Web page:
Carnival season is underway in Switzerland. Festivities kicked off in Lucerne on "Fat Thursday" - or "Schmutzige Donnerstag", as it is known locally. In the coming days, masked figures will dance through the streets of cities throughout the country.
Carnival season traditionally - but not always - starts before Lent, and stretches from January 6 until Ash Wednesday, and for centuries the "fat" days have been a time of celebration.
Most of the fun is over by Ash Wednesday - but not all of it. The most famous Swiss carnival is the Fasnacht in Protestant Basel, and it begins in defiance of Catholic traditions at four in morning on the Monday after Ash Wednesday. Geneva - traditionally Calvinist - celebrates even later.
During the Middle Ages, Catholics fasted for 40 days between Ash Wednesday and Easter Sunday, eating one meal a day and abstaining from meat, fish, eggs, and butter. The Latin-based word "carnival" comes from "carnem levare" - to give up meat.
However, the German word Fasnacht, has nothing to do with fasting. It comes from "fasen," an archaic word for behaving foolishly, from which the modern "faseln" - to talk drivel - is derived.
Fasnacht's foolishness predates Christianity, serving to drive away the winter demons and welcome spring. It's also tied to the Roman festival of Saturnalia when servants mocked their masters, and to the foolery of medieval court jesters who dared to poke fun at their princes.
Although differing from place to place, all Swiss carnivals have these pagan and medieval roots in common. None is therefore complete without noise, fire, food, and disrespect for authority.
Noise is needed to banish winter. The Cliquen play their haunting fife-and-drum music for Morgenstraich, the gathering that opens Basel's carnival, and on the following day, the Guggenmusiken or brass bands take over the streets.
Elsewhere, Fasnacht produces noise pure and simple. For example, at Solothurn's Chesslete, a crowd wearing white nightshirts and nightcaps and carrying everything from bells to buckets gathers at daybreak on Fat Thursday to make as much racket as possible.
Fire, like noise, banishes winter's demons. The Böögg, a straw man representing winter, is burned to mark the end Fasnacht in Solothurn and Sursee. In other towns, this effigy is called the Pagat, Chluri, or Rababou.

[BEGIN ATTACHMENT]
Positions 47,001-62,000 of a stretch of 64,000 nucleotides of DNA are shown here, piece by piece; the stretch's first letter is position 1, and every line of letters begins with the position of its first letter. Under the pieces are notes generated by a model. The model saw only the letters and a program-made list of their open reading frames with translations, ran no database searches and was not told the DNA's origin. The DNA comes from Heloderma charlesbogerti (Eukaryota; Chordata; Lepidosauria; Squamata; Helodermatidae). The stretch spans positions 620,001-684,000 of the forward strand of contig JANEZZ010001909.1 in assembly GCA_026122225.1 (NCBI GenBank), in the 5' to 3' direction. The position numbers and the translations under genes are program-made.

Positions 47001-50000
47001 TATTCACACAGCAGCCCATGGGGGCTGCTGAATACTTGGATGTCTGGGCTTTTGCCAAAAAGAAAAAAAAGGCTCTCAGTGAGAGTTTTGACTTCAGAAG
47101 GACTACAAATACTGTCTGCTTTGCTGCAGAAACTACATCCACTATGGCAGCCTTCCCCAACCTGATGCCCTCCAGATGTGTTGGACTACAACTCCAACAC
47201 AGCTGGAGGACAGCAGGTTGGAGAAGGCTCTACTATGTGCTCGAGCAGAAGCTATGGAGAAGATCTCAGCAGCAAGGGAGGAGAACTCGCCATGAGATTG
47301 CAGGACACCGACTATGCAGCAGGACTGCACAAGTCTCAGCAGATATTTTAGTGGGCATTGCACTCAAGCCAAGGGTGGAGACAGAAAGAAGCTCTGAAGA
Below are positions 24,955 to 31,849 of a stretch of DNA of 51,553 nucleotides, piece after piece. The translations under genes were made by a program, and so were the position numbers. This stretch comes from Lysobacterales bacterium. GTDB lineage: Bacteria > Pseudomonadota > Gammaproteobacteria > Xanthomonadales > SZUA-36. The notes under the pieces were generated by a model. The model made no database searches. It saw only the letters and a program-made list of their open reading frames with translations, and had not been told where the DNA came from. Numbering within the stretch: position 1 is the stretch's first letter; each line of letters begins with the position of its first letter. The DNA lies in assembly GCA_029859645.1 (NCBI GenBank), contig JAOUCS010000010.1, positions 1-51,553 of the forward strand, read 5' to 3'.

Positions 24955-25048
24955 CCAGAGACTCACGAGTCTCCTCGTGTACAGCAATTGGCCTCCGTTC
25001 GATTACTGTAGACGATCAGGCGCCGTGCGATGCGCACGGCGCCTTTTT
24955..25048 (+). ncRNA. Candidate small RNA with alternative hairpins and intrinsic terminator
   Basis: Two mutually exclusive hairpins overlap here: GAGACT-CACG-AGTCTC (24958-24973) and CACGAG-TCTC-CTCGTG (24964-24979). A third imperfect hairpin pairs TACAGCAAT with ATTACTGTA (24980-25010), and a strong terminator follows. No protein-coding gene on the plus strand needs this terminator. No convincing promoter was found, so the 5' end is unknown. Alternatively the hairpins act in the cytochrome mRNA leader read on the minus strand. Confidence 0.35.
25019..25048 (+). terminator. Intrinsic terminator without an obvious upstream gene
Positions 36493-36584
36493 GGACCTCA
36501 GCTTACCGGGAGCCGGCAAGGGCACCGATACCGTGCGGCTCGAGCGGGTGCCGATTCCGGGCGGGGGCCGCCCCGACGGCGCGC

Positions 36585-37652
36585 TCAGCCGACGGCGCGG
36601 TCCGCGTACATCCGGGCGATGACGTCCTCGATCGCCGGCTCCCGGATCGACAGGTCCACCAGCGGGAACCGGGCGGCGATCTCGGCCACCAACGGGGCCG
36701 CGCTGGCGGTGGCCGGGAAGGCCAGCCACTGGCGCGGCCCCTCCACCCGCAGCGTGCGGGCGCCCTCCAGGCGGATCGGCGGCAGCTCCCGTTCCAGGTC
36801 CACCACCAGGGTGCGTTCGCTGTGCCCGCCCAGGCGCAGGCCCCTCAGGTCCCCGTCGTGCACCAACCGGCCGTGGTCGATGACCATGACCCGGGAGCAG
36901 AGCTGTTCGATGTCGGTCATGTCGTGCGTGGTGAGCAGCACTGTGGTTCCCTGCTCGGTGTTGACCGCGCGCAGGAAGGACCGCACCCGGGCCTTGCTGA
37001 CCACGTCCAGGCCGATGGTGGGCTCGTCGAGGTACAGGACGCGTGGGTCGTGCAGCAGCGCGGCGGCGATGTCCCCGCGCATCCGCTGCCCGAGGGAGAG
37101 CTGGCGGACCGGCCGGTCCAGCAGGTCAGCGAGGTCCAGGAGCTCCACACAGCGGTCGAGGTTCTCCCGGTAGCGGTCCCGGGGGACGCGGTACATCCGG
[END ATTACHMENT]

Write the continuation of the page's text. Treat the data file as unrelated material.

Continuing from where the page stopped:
On the night of "Funkensonntag", or "la dimanche des brandons" (the Sunday after Ash Wednesday), bonfires are also lit throughout the French-speaking region of Switzerland.
And in Liestal, men and women march through the streets carrying broom-shaped torches and pulling metal carts filled with burning wood. During this Chienbäseumzug, the whole town seems aflame.
Fasnacht used to be a time for the towns' wealthy tradesmen to distribute food to the poor. Today, mountains of oranges, rolls, and sausages are given to children by masked and costumed figures such as Lucerne's Fritschi Father, Zug's Greth-Schell, or the jester-like Narronen of Laufenburg.
Nowhere is feeding the crowds more important than in Canton Ticino, where carnevale is celebrated with a risottata. In Lugano, Locarno, Bellinzona and many smaller towns, enormous pots of risotto are prepared out-of-doors and shared with everyone.
The Fasnachtlers' generosity to the poor is matched by their contempt for the powerful. In Basel, for example, each Clique makes fun of a different current event or celebrity, while restaurants are filled with Schnitzelbänkler, whose songs mock local or federal authorities.
Other forms of impudence displayed during Fasnacht date back to pagan fertility rituals, like the Röllibutzen's delight in spraying the girls of Altstätten with water from enormous syringes.
It was also once the custom in the Lötschental for the hideously masked and costumed Roitschäggätä to attack girls and women with ashes, blood and liquid manure. This is one Fasnacht tradition that has gone out of fashion and is unlikely to be revived.
by Kim Hays